By Natalie Rodriguez
Former Berwyn local, Rosario Hernandez, lived in limbo since she was 7 years old. She lived as a Mexican undocumented immigrant. All of that has changed. She now has legal status and new hope as an immigrant.
Canada made that change possible.
Canada has made life easier for Mexican citizens. As of Dec. 1, 2016, Mexican citizens are able to visit Canada without a visa.
“The lifting of the visa requirement for Mexican citizens will strengthen Canada-Mexico ties and build momentum to expand trade, investment and tourism, strengthening people-to-people ties that will provide lasting benefits for both countries,” according to Immigration, Refugees and Citizenship Canada (IRCC).
Hernandez moved to the small city of Saskatoon in the province of Saskatchewan in July. She believes that the lifting of the visa requirement has been beneficial.
“I think that it will reunite a lot of families as well as give Mexicans a sense of peace that they are welcomed by one of their northern neighbors,” said Hernandez. “ In due time I think it will be a growth for the Canadian economy when Mexican-owned businesses start up confidently throughout its cities and begin to prosper due to an inflow of visitors.”
Hernandez’s decision to move to Canada was not an easy one. While attending Morton West High School, she became aware of challenges caused by her undocumented status.
“I was in high school learning about how much work and grit goes into applying for college as an undocumented Latina woman without financial resources,” said Hernandez.
Regardless of the obstacles, in 2014, Hernandez began her college career at Dominican University double majoring in Mathematics and Biochemistry.
Despite her qualifications, she found it difficult to make her dreams come true.
“After being rejected for an internship at the Fermi lab due to my immigration status, I got closer to my decision to move here,” she said.
Her father already had left for Canada in 2011. He also lived undocumented in the United States but was granted permanent residency by the Canadian government under the Provincial Nominee Program (PNP). According to the IRCC, the program allows provinces to nominate qualified individuals for skilled labor to meet local market needs.
This invitation was extended to Hernandez’s family.
“Finally, five years after applying, the Canadian government offered each member of my family permanent residency,” she said. “I was divided between continuing the work for justice I had begun with my undocumented colleagues and thinking about myself and my future career in the sciences.”
Upon arriving in Canada, Hernandez said she immediately felt welcomed.
“Arriving at immigration the officer who attended us said ‘Congratulations, welcome to Canada’ to us — a family who lived in fear of immigration officers their whole lives,” she said.
Hernandez is now seeking to continue her college education in January and meanwhile works at St. Paul’s Hospital in Saskatchewan. She and her family continue to establish themselves in her province.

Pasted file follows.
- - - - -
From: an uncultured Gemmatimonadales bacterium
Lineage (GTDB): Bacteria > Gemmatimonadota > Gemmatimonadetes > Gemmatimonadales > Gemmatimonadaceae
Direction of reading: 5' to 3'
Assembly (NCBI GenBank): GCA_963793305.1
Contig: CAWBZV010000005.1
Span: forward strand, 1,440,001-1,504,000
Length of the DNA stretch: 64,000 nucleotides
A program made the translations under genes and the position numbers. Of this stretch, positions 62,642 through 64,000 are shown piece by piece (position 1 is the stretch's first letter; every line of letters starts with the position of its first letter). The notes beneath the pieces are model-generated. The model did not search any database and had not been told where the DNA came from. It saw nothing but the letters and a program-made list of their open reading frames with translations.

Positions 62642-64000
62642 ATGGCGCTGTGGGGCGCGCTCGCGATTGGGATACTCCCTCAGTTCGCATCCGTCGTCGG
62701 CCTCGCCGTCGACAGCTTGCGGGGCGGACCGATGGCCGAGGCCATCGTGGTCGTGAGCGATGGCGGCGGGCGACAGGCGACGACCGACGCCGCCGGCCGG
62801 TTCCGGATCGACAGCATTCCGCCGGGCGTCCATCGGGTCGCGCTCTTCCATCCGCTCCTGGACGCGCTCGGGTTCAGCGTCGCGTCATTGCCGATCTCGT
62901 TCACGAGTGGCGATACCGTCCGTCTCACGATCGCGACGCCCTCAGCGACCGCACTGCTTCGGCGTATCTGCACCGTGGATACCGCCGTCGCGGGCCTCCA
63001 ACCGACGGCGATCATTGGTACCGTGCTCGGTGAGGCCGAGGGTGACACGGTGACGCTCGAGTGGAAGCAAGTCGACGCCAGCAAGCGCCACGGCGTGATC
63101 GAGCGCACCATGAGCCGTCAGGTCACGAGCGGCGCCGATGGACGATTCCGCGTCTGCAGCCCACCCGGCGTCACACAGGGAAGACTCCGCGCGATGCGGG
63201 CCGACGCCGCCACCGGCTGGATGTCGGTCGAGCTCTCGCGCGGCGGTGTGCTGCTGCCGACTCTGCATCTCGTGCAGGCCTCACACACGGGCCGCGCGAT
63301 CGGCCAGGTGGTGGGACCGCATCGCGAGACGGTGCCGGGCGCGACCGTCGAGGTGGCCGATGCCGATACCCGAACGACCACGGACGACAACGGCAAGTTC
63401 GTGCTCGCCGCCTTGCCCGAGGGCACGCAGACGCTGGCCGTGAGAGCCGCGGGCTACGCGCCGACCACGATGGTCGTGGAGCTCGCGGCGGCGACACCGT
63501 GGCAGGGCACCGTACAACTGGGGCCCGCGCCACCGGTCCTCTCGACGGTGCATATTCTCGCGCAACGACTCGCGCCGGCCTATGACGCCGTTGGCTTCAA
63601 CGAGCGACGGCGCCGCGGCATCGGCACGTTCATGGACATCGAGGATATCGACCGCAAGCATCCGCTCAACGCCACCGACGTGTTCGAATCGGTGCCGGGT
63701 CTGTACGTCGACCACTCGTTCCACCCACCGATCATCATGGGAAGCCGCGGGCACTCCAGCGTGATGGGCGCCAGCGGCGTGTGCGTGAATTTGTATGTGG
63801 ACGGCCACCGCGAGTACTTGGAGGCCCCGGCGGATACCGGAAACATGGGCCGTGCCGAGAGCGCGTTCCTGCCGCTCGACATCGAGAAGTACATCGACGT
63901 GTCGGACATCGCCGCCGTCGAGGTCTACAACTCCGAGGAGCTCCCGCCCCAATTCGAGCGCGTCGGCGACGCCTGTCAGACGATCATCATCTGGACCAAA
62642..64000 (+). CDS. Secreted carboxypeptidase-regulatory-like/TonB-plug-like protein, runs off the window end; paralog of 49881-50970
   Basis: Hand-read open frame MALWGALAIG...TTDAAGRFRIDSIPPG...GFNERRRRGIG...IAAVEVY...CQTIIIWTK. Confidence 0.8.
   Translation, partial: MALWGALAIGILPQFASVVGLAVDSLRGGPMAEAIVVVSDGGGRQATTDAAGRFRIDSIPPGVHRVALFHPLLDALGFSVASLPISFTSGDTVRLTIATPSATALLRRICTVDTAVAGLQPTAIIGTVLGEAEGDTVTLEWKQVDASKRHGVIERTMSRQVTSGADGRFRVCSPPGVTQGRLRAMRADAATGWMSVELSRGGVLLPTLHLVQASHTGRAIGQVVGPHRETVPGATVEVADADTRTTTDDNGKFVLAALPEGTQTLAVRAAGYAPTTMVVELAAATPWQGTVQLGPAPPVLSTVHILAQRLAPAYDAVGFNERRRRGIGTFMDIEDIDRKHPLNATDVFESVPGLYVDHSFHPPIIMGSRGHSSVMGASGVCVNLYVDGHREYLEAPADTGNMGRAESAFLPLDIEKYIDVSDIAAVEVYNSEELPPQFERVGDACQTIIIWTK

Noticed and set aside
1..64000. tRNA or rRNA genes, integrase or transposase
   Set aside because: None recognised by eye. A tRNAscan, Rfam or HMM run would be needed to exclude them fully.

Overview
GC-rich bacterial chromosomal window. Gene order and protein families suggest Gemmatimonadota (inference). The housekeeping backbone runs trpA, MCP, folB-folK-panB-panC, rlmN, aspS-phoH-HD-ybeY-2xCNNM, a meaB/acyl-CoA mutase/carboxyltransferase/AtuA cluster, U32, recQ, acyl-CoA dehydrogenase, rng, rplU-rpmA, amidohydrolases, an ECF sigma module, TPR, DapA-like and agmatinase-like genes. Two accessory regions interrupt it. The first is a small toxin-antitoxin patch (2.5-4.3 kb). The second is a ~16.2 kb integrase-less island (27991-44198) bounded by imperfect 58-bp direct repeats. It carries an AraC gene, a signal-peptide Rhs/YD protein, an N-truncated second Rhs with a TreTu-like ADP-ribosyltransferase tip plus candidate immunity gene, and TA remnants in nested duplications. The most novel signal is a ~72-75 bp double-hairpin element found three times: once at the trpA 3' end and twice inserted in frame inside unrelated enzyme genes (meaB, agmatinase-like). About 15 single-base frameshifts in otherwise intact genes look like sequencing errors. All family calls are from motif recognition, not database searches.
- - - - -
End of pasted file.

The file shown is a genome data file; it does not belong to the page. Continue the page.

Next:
“Four of us obtained social security numbers, permanent residency cards, and passports within the month of being here,” she said. “Documents we had only dreamt of having in the states.”
The visa waiver for Mexican citizens has furthered her hopes for a successful future in Canada. It will be easier now for family members to visit. Instead of a visa, Mexican citizens need to apply for an Electronic Travel Authorization (eTA) which costs just $7, Canadian, and is valid for up to five years. Most that are accepted into the country are allowed to stay six months.
The prospect of reuniting with family members this holiday season reassures Hernandez she made the right decision.
“All of my blood relatives are in Mexico. My grandparents, my aunts, uncles, cousins, nieces and nephews,” she said. “I am excited about the reunions that are made possible now because of this new situation.”
Hernandez also believes that the lifting of the visa requirement will show Mexican citizens that they are welcomed and open new opportunities for both countries.
“I think this also gives Mexican citizens an affirmation of our worth. Showing the world that despite of the popular negative beliefs in the States, the rest of the world does not agree,” she said. “But I definitely think it will give confidence and open many doors for Mexican and Canadian entrepreneurs as well as continue to foster the respect that Mexicans and Canadians have for one another’s culture.”
Despite her newfound legal status in Canada, Hernandez said she will always feel like a part of the undocumented community.
“It has been my reality since I was 7 years old. I will always identify with the undocumented, immigrant minorities,” she said. “I am proud and have been unafraid since I discovered at Dominican that I was not alone.”